You might say the Indian regional teams won't be of test standard. Which is utter nonsense. If Sri Lanka with a population of 50 million and the same economic standards as India can produce a test side, there is no reason why each region of India with over 250 million population cannot produce a test side. To start with, they can use imported players to improve the quality of the teams, till they produce required number of Test quality players.

I think this proposal keeps the international flavour of the game, takes unwanted/uninteresting teams out of the picture, restores balance in terms of market sizes of teams and makes for a terrific league. What say?

Monday, October 09, 2006

BCCI's bid for global rights irks some people

BCCI's announcement of bidding for global rights of ICC events has elicited some strange response from certain quarters. Scyld Berry writing in Telegraph rants about "India's bid for world domination". So, according to Berry, was Murdoch's Global Cricket Corporation, which owned the rights for last 2 world cups, running world cricket for last four years? Or does Berry fear about world domination only because it has come from an Indian organization?

A quote on Cricinfo goes even further, questioning BCCI's capability to handle such rights:
"This is an organisation that only set up its own website in the last year or so. Not so long ago, frustrated observers would complain that it was incapable of answering a letter. Now it is saying, 'We'll deal with worldwide television for you'."
Wisden Almanack editor Matthew Engel on the Indian board's move to bid for global TV rights

Now, could someone please tell Mr. Engel that BCCI has successfully sold the rights for its home matches for close to a billion dollars, so they know a thing or two about selling television rights? Incidentally, BCCI is in the process of setting up its portal ( which according to Lalit Modi will be the best sports portal in the world. Is that what is worrying Cricinfo and Mr. Engel (Wisden owns Cricinfo, btw)?

Friday, October 06, 2006

Cricket moving to club format - gonna happen soon?

Google search threw up couple of slightly old interviews with BCCI vice-president Lalit Modi. Very interesting...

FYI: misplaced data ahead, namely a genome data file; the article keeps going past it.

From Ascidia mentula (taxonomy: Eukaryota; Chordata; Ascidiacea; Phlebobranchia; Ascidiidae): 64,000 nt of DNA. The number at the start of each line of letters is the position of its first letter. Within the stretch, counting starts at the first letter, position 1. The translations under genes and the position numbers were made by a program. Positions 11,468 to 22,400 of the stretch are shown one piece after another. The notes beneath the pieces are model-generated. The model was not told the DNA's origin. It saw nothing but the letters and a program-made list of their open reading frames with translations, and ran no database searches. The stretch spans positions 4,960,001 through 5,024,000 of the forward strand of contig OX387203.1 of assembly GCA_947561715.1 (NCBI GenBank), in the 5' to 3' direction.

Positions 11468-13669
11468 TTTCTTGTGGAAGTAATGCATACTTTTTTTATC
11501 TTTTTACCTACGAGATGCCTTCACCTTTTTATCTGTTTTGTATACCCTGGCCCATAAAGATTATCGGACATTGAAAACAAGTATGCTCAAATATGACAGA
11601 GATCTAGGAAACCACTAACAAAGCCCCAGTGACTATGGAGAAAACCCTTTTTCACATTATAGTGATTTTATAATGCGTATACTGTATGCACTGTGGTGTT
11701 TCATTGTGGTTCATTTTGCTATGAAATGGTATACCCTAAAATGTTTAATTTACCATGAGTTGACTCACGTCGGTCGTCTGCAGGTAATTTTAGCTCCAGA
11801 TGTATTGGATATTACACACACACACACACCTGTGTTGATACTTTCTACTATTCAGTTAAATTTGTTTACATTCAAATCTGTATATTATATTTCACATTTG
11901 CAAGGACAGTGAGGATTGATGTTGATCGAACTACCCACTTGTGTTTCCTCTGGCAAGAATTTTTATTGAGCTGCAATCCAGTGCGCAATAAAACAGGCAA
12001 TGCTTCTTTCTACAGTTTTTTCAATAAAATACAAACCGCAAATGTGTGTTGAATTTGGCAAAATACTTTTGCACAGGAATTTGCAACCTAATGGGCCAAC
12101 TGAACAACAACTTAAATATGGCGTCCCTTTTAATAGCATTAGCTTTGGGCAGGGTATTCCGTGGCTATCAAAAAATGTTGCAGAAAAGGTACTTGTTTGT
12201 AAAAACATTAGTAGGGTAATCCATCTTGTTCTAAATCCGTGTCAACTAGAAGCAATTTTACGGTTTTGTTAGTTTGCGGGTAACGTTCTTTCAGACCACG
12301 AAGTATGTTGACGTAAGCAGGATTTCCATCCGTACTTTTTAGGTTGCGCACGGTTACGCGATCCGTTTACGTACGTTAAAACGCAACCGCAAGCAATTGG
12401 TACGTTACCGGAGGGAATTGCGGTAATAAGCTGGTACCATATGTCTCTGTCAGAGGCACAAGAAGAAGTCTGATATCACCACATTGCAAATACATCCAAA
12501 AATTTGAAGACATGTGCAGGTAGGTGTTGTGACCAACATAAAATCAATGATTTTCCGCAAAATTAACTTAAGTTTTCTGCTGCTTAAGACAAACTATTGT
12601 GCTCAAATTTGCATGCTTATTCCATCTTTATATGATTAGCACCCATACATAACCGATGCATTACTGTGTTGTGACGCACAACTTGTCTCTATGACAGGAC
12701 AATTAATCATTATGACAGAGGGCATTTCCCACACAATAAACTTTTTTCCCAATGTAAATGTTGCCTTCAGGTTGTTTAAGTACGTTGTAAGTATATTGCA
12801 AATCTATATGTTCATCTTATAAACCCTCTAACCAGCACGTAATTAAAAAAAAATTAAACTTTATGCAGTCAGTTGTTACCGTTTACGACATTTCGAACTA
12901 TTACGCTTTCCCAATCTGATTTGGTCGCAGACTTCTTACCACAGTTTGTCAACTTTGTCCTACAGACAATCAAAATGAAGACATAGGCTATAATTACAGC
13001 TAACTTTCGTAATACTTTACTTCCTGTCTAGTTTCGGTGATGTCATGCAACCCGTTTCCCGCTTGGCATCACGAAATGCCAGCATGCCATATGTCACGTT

Wednesday, July 26th, 2006

"Modi also said a national inter-city league and a Twenty20 tournament, in which each side plays 20 overs, would be launched in the 2006-07 season.

'The inter-city league will be on the lines of the Premier Football League (of England), and we will have separate television, merchandising and grounds right for that,' he disclosed, and added it would not be part of the rights that Nimbus holds.

'It will probably become the single largest revenue earner for the BCCI in the years to come, if we structure it right. It will also help us drive crowds back to domestic cricket and help build more stars.'

Saturday, May 13, 2006

Now to cricket. Do you see it eventually moving away from its nation-based structure to something like football, where the real interest lies in club rivalries?

Oh yes. It's gonna happen. The intercity cricket league is going to happen. My next big project which I'm going to announce. I'm still not ready for it because the game has evolved since the last time I developed it. It will be a home-and away concept. We hope to launch that by the end of the year.

He also talks about his earlier attempts to start an inter-city league almost a decade back which was scuttled by the then BCCI. This guy is smart, I tell ya.

No wonder he doesn't mind taking ICC on. He believes the domestic league will be the biggest revenue earner for BCCI, rather than this stupid international cricket.

Tuesday, October 03, 2006

An afternoon of adventure

I was studying in fifth standard when we shifted our house from Agrahara, one of Mysore's older central localities to Saraswathipuram, a relatively posher locality on the outskirts of the city("extension", as we used to call these outlying new areas then). Consequently, I had to change schools too. Probably a month had passed in the new school when one day the school was declared closed for afternoon due to some teachers' meeting or something. My younger brother, two years junior to me, was also studying in the same school. We finished our lunch boxes and then weren't sure what to do for the afternoon. No one will be home and we didn't have the key. Mom used to teach in a school in another part of the town, close to Agrahara. Dad's office was close to our school, but we knew he won't let the two of us go home by ourselves - he will either ask us to stay with him in the office or insist on taking us home. Idea of spending the rest of the day with our disciplinarian dad didn't quite excite us.